By University Communications
BOONE, N.C.—The Hayes School of Music at Appalachian State University will present five concerts between Feb. 12 and 18.
The performances will take place on the university campus. Admission is free, and a live stream of the performances will be available at http://music.appstate.edu. Details of the events are as follows:
- ‘Concerto-Aria Concert,’ 2 p.m. Feb. 12, Schaefer Center for the Performing Arts
- Under the direction of Dr. Mélisse Brunet, an assistant professor who directs Appalachian’s orchestral activities, the Appalachian Symphony Orchestra will team up with winners of the Concerto-Aria Competition. The competition’s finals took place Nov. 19, featuring eight competitors from an original field of 32.
Christopher Moore, a senior from Thomasville who is majoring in tuba performance, will solo in Ralph Vaughan Williams’ “Concerto for Bass Tuba and Orchestra.”
Senior Andrew Paluszak, a double major from Mount Holly who is pursuing a bachelor’s degree in music education and clarinet performance, will solo in Claude Debussy’s “Rhapsodie No. 1.”
Fidel Leal of Havana, Cuba, who is pursuing a master’s degree in piano performance, will solo in the first movement from Sergei Prokofiev’s “Third Piano Concerto in C Major.”
- ‘An Evening of Valentine Jazz with Todd Wright and Friends,’ 8 p.m. Feb. 14, Broyhill Music Center’s Rosen Concert Hall
- This program will feature selections drawn from a list of tunes by such luminaries as George Gershwin, Antonio Jobim, Joe Zawinul and Richard Rodgers.
Todd Wright, a professor who directs jazz studies at Appalachian, will play saxophones. He will be joined by Andy Page on guitar, Zack Page on double bass an Rick Dilling on drums. Andy Page and Dilling are adjunct instructors at Appalachian. Zack Page, a freelancer, teaches at UNC Asheville.
The evening’s special guests will be pianist Keith McCutchen and trombonist Rick Simerly. McCutchen, who taught at Appalachian for several years, is now the director of choral activities at Kentucky State University. Simerly recently retired from Milligan College, where he was a jazz professor.
- University of Tennessee Electroacoustic Ensemble, 6 p.m. Feb. 17, Broyhill Music Center’s Recital Hall
- Under the direction of Dr. Jorge Variego, a lecturer and an adjunct assistant professor of music theory and composition at the University of Tennessee, the group will perform music in line with its mission.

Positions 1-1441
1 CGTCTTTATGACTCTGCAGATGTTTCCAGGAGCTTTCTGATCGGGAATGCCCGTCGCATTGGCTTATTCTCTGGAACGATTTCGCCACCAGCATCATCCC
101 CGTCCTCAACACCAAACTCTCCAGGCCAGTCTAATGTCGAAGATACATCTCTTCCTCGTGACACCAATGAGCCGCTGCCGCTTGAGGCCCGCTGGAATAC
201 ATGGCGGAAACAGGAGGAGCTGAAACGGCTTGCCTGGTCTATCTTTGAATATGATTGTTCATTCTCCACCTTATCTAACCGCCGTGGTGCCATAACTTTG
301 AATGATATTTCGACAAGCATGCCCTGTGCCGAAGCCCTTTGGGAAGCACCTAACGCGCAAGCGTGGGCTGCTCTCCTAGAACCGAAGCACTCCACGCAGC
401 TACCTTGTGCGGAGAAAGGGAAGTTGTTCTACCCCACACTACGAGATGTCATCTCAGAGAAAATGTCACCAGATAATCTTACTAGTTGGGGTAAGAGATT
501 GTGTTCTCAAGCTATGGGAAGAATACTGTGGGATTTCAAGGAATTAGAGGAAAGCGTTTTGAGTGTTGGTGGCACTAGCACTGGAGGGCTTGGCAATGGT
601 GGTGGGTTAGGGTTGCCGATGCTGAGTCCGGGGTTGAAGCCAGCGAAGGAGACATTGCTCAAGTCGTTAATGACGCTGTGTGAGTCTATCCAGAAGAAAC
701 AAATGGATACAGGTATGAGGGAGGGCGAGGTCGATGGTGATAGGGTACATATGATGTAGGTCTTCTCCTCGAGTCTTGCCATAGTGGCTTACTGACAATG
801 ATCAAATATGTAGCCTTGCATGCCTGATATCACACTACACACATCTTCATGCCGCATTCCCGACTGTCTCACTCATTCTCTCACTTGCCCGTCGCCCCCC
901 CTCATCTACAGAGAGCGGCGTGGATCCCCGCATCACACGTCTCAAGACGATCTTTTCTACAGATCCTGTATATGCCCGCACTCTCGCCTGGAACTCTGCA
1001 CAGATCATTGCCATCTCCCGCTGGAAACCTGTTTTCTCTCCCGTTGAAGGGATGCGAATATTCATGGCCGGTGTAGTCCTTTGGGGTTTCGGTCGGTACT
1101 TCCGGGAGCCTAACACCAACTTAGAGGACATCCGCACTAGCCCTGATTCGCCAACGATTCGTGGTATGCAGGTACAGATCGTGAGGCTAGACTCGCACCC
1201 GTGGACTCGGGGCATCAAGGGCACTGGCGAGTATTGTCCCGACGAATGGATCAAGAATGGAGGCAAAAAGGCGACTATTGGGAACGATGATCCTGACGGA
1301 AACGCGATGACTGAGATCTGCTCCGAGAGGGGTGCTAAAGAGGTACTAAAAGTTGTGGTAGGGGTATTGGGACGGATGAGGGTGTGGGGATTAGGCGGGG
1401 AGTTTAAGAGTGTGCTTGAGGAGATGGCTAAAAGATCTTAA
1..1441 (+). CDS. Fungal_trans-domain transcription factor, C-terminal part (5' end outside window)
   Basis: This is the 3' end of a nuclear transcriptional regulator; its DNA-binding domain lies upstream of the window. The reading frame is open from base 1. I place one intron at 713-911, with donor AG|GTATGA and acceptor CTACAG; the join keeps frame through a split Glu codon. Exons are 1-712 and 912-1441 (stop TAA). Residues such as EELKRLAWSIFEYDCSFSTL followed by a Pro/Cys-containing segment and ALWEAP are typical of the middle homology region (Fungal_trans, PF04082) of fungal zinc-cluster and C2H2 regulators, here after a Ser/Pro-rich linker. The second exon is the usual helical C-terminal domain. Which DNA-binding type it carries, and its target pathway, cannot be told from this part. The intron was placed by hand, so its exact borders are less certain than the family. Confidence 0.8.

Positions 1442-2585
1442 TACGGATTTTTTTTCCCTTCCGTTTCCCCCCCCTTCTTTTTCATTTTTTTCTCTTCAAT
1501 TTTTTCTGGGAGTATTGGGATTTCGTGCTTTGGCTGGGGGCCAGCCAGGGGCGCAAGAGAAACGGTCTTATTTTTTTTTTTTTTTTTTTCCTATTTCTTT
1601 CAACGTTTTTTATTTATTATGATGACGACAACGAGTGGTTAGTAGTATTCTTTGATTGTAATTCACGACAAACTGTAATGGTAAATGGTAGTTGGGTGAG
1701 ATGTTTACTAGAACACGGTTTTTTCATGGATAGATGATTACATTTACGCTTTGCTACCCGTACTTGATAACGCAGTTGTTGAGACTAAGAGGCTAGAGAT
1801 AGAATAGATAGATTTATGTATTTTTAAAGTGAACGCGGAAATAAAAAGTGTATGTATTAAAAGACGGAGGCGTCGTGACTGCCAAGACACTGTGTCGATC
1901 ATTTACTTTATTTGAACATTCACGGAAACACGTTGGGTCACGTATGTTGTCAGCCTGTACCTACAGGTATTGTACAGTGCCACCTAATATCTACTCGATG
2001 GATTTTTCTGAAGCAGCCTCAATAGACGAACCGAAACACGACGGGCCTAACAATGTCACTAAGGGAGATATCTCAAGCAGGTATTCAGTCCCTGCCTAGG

Program notes say that the group provides a platform for students to develop and design instruments while using them in a multidisciplinary performance setting. The group combines visuals with electronic and acoustic instruments, searching for a path among the aesthetics of Evan Parker, FURT and Anthony Braxton.
- Appalachian Wind Ensemble, 8 p.m. Feb. 17, Schaefer Center for the Performing Arts
- This concert will be presented for the 2017 Northwest District Band Clinic. Dr. John Stanley Ross and Dr. Kevin Gray Richardson will share the conducting duties. Ross is the director of bands and an associate professor of music at Appalachian. Richardson is the associate director of bands and an assistant professor of music at Appalachian.
The program will feature the world premiere of Elaine Ross’ “Gold Dust,” a work for trombone and concert band. Dr. Drew C. Leslie, an associate professor of trombone, will be the soloist.
The program’s other works will include Percy Grainger’s “Lincolnshire Posy”; David Delle Cese and John R. Bourgeois’ “Inglisina”; Greg Danner’s “Slide Ride”; and Robert Jager’s “Third Suite.”
- Appalachian Jazz Ensemble I, 8 p.m. Feb. 18, Schaefer Center for the Performing Arts
- This program, which Wright will conduct, will feature several pieces by the acclaimed trombonist John Fedchock, including “Brazilian Fantasy”; “Hair of the Dog”; and “Like It Is.” Fedchock will also solo in Thad Jones’ “Us.”
The rest of the program will include Ray Noble’s “Cherokee”; Bob Mintzer’s “Elvin’s Mambo”; and Charlie Parker’s “Cool Blues.”
About the Hayes School of Music
The Hayes School of Music prepares young musicians for professional lives as performers, composers, music educators, music therapists, conductors and music industry professionals, ensuring the next generation of musical leadership for the state, region and nation. Noted for quality instruction by national and internationally recognized faculty musicians, the school offers four undergraduate degree programs and three graduate-level programs.
About Appalachian State University
Appalachian State University, in North Carolina’s Blue Ridge Mountains, prepares students to lead purposeful lives as global citizens who understand and engage their responsibilities in creating a sustainable future for all. The transformational Appalachian experience promotes a spirit of inclusion that brings people together in inspiring ways to acquire and create knowledge, to grow holistically, to act with passion and determination, and embrace diversity and difference. As one of 17 campuses in the University of North Carolina system, Appalachian enrolls about 18,000 students, has a low student-to-faculty ratio and offers more than 150 undergraduate and graduate majors.